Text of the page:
Thursday, May 01, 2014

national metastatic breast cancer awareness day: my statement

Here is the statement I made at today's press conference (see below for details). Thanks so much to Dr. Hedy Fry for introducing the Private Members' Bill and especially to the Canadian Breast Cancer Network for being a tireless advocate for women living with metastasis.

"Cate Edwards, daughter of the late Elizabeth Edwards has said, 'Before my mom was diagnosed with breast cancer, I assumed breast cancer patients fell into two categories: survivors and those who lost the battle.'

Before my own diagnosis, I would have said the same thing.
I learned I had breast cancer in 2006, when I was 38 years old, with two little kids. Three months aftIer I completed treatment, the cancer had spread to my liver. However, I responded well to treatment and 7 months later was in full remission.
In November 2012, I was diagnosed with a metastasis to my brain. After conventional and cyber knife surgeries, I was once again able to embrace the words “no evidence of disease.” I will be in treatment for the rest of my life and, as there are no drugs that effectively cross the brain-blood barrier, I live from scan to scan trying not to dwell on the inevitability of the next brain tumour. 
This is my story. I have known far too many incredible young women, who have done everything they were supposed to do to be healthy and who have not lived to share theirs. 
Like most women living with metastatic breast cancer, I hate the onslaught of pink that hits us every October. I don't feel that all the talk of “feeling your boobies”, of battles won and lost has much to do with me. Much more relevant to me are clinical trials, drug coverage, quality of life and the long term effects of treatment. 
The prevailing theme during Breast Cancer Awareness month, or as many of us call it, “Pinktober”is “stay positive, get through it and then move on.” For those of us living with mets, for whom moving on will never be an option, the unintended message is that we have somehow failed at having cancer. 
Despite – or perhaps because metastatic breast cancer is stage 4 (there is no stage 5), very little emphasis is placed on metastasis in fundraising or awareness campaigns. The specter of death doesn't feel very hopeful. Yet that is where the emphasis should be. 
While it's true that there has been very little decline in the number of deaths from breast cancer in the last couple of decades, many more of us are living longer. And that is very hopeful. 
It is in understanding and committing research to end metastatic breast cancer that we will really find a cure. Given that, it doesn't seem very greedy to be asking for one day every year."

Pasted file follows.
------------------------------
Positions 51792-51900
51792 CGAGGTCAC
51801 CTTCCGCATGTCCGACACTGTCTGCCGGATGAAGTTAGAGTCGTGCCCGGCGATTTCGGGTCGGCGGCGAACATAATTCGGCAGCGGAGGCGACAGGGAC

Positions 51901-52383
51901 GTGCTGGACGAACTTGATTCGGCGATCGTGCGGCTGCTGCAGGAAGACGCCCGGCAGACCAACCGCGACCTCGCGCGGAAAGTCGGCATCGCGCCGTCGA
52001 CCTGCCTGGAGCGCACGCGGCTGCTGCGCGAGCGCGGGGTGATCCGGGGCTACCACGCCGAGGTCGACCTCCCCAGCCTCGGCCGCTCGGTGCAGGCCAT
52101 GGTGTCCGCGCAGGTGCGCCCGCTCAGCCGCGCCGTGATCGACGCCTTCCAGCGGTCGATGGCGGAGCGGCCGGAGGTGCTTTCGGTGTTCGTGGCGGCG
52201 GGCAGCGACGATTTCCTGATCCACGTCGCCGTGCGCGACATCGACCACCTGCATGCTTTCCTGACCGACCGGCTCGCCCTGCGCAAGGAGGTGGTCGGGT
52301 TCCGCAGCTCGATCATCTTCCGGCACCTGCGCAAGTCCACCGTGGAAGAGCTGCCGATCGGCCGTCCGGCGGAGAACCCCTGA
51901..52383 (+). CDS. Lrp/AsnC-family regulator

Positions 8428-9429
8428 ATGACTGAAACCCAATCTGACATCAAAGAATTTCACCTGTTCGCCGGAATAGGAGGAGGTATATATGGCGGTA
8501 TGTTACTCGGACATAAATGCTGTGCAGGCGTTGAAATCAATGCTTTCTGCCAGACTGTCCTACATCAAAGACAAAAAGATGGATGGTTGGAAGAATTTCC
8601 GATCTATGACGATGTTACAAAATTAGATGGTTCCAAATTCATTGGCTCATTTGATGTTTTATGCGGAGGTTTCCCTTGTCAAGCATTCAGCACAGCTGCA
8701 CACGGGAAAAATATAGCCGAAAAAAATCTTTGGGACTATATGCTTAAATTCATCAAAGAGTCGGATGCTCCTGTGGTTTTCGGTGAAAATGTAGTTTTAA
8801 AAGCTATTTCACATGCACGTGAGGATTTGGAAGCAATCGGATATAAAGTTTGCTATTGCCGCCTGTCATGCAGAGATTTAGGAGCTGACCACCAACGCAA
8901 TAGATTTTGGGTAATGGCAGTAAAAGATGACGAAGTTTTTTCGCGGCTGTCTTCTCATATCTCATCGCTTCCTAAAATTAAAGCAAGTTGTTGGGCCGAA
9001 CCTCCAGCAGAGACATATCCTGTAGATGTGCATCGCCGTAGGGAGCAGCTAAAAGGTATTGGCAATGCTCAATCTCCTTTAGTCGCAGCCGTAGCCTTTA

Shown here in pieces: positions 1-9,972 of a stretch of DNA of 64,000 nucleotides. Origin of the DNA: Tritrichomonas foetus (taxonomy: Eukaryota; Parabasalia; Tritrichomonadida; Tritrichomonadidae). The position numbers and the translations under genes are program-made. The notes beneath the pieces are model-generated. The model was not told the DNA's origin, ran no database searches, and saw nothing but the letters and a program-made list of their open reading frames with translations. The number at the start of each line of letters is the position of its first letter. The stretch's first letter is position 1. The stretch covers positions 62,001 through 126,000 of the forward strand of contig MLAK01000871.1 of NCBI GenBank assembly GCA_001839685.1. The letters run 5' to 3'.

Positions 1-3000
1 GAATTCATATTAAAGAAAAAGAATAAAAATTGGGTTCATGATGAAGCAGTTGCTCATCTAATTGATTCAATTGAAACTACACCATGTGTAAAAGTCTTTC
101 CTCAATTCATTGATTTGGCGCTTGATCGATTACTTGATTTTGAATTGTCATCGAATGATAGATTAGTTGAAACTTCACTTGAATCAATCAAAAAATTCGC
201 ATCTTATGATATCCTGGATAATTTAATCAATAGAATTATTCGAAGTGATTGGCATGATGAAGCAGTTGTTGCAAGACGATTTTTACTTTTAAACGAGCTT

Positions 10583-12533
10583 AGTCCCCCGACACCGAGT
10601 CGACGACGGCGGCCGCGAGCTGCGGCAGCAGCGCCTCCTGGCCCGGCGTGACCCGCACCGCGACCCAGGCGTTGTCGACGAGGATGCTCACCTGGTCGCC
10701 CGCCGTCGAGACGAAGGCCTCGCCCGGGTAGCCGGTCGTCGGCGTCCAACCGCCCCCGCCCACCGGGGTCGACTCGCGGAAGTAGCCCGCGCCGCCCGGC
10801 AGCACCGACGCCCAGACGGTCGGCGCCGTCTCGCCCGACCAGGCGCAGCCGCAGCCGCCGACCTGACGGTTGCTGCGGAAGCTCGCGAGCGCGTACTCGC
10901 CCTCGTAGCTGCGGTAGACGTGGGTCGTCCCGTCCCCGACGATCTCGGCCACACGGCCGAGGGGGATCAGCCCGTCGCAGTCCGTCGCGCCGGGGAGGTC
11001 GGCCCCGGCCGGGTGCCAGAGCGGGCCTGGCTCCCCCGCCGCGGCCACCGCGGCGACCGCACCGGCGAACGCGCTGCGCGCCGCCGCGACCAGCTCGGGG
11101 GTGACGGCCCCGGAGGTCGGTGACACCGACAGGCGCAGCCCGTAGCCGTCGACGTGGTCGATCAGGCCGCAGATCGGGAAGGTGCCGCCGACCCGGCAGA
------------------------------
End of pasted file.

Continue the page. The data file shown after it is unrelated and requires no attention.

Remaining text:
Anonymous said...

What you have said rings true and logical for me, Laurie. Metastatic Breast Cancer could not have a more silver penned spokesperson. You are doing so much to make the important statements and get the focused research that will help many others. And we know, this will help our loved one as well.


The B in T

tccomments2013 said...

dear laurie,

thank you for sharing the statement you made. it is powerful and highlights the truths about metastatic BC in a very focused manner. I applaud you, I am proud of you, and I am so very grateful for your generous and passionate advocacy.


Karen xoxo

laurie said...

Wow. Thanks so much to you both.

Lene Andersen said...

You are so brilliant. I love you.

KOB said...

Thanks for doing this! You are a tremendous advocate.

laurie said...

Lene, me too you.

And thanks so much Katherine. That means a great deal coming from you.

laurie said...

Thanks, Barb! That's truly impressive. Unfortunately, whether a Private Members' Bill gets to the floor of the House of Commons is depends on a lottery. If we make it through, then it will be time to put pressure on our Members of Parliament.

Ellen Long said...

Even if this particular bill doesn't "make it"--few private member bills do--increased awareness will help leverage future efforts to shift perceptions, emphasis and funding. Laurie, you're a living testament and powerful advocate, just by being who you are.

Facing Cancer said...

This reminds me of what you said the other day, about folks with stage 4 living longer and where does that put us? I think this kind of day would be very worthwhile. Whether or not the bill is passed, I'll mark it in my calendar nevertheless as a day to spread awareness online and through stories.

Thanks for what you do, Laurie. ~Catherine

laurie said...

Ellen, that's an excellent point. Thank you.
And Catherine, I often feel like I'm drifting out in limbo-land, very happy to be here but like some creature very few can totally understand. And then there is the issue of side effects of long term treatment. Do we pursue every treatment offered to us and at what cost to quality of life? My brain tumour has made me very aware that there has not been enough consideration of the cost of keeping patients alive. I have watched people go through long drawn out, painful deaths where they are cognitively and physically no longer the person they were. Is keeping people alive the goal in and of itself? I get butterflies just writing about it but this was the year that I realized that there are worse things than staying alive. And I don't feel that there are many who would understand how distressing this is - except maybe my therapist.
Finally, we need a cure.

Nancy's Point said...

I am proud of you!

laurie said...

Thank you, Nancy! xo

Unknown said...

I agree that it’s relevant to be aware of the statistics and other tangible data on how you can survive cancer. However, knowing that there are people out there who want to share your struggles can also help in lightening the burden.

Norman Watkins @ Giving Works